Orkney Islands: Capital of Hyperborea

 

The Orkney Islands belong to a Scottish archipelago uniquely rich in Neolithic sites. The “Heart of Neolithic Orkney” is a group of megalithic monuments on Mainland Island consisting of Maeshowe, a chambered cairn, the Standing Stones of Stenness, the Ring of Brodgar (both henge-type monuments), and Skara Brae, one of the best preserved Neolithic villages.

The Ring of Brodgar is among the northernmost examples of henges in Britain, comparable with Avebury and Stonehenge among the greatest.

Additionally, a recent archaeological site called Ness of Brodgar has been excavated between the Rings of Brodgar and Stenness, and it has provided evidence of housing, decorated stone slabs, a massive stone wall with foundations, and a large building dubbed as “the cathedral.”

The high concentration of Neolithic sites at this location of this northern island is quite remarkable. The people who built the huge chamber of Maes Howe and lived in the houses like those of Skara Brae (they even had sewers in the 3rd millennium BC), surrounded by such extraordinary ritual landscape, were coetaneous with those who built Avebury, Carnac, the early phase of Stonehenge, and Newgrange (described in a coming post).

This coincidence in time, and the geodesic fact that Orkney is the northernmost land on the same meridian than Carnac (ca. 3.2º W), may suggest a connection among these megalithic complexes.

The hypothesis of MacKie proposing the existence of a theocratic élite with capacity of movement over large territories in Neolithic Britain, radiating from Orkney in the north, would fit within a scheme in which these islands were chosen by the Megalith Builders to build the headquarters of their priests.

But, why would they build it in such remote northern archipelago? Find the answer in the book.

 

Orkney Islands: Capital of Hyperborea

Stonehenge: The Celestial Mirror

The most famous megalithic monument in the world is, unarguably, Stonehenge. Its construction began in the early 3rd millennium BC as a large henge (110 m of diameter) built on the southern plains of England.

By the 24th century BC, it also had –among other features– a tall bank along the inner side of the ditch, a concentric ring of thirty standing stones with as many horizontal above (Sarsen Circle), and five huge trilithons arranged inside in the shape of a horseshoe.

Later, another ring and horseshoe of stones called Bluestones were also erected  inside the Sarsen Circle. About its center there was a unique stone known as Altar Stone.

The transit of the Sun at midsummer over the star Regulus, which took place around the 24th century BC, had to be an astronomic event of capital importance for a solar culture. This moment would be anticipated and signaled as the propitious occasion to reform the ceremony of monarchical renewal, outdated by the precession of the equinoxes.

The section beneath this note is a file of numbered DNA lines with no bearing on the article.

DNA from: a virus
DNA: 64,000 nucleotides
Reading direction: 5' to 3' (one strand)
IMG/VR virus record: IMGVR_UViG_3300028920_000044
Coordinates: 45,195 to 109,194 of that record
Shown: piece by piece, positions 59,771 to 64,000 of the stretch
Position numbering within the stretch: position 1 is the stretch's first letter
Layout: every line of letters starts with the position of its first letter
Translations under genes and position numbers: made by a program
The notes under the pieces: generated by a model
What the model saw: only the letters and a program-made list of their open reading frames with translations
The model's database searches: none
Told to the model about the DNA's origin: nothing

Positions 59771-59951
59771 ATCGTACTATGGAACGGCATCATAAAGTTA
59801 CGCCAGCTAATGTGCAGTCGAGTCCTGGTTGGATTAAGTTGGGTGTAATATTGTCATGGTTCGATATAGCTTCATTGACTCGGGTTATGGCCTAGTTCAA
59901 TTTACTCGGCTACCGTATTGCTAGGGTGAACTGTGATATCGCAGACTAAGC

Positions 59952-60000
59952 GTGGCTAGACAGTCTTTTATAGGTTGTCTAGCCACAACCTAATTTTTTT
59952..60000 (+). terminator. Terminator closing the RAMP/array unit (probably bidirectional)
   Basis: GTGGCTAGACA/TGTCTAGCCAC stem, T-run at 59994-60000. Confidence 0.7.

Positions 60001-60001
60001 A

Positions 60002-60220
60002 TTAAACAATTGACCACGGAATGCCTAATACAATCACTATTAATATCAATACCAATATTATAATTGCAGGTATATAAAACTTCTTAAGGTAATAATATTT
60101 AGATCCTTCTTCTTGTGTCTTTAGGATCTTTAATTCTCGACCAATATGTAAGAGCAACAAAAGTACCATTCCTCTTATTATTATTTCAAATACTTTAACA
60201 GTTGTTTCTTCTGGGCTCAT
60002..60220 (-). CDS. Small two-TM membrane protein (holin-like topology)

The solution to their problem could be very simple yet revolutionary: to move the ceremony from summer to winter.

The inadequacy of Avebury’s design to accommodate the necessary shift from a static to a dynamic scenario, reflection of the sky, would be the insurmountable motive behind its abandonment.

The entrance of Stonehenge would be, therefore, designed to be oriented towards the rising of Regulus during midwinter, and not, as popularly believed, towards the midsummer sunrise.

The Bluestones placed inside the Sarsen Circle of Stonehenge were collected in Wales, concretely in Preseli Hills, more than 200 km away from Stonehenge, a fact that has puzzled archaeologists, but to which we can now give a compelling reason based on the sky of that epoch.

The kings and princes would gather for the monarchical renewal ceremony in Avebury –later Stonehenge– arriving from different directions, the princes would do it from the east, navigating on the Thames and Kennet Rivers, whereas the kings would arrive from the west, along the Bristol-Avon River.

The people gathered for the monarchical renewal ceremony would live mostly in provisional shelters dismantled at the conclusion, and near to a good source of water. The locations of the living quarters at Avebury have been already suggested for the different participants in the previous installment. In Stonehenge, these quarters could have been at Woodhenge and Durrington Walls, large henge-type structures built by the Salisbury-Avon River. This river was connected to Stonehenge by an avenue of about 3 km in length, which would be for the exclusive use of kings, princes, princesses and priests.

At Stonehenge, the ceremony had to begin exactly at sunset, when the kings (rising Regulus), walking along the avenue, reached the entrance, illuminated by the last solar rays filtered through the stones. The regicides would happen when Leo culminated and reflected inside the Sarsen Circle.

The crowing ceremony would start when Corona Borealis reached the zenith, and it would finish with the following sunrise, some minutes later, when the princes would be declared as new kings.

Once the ceremony was over, the kings would navigate southwards on the Salisbury-Avon River, into the English Channel and from there to Carnac in Brittany to erect the stones in memory of their fathers, the late kings.

Stonehenge: The Celestial Mirror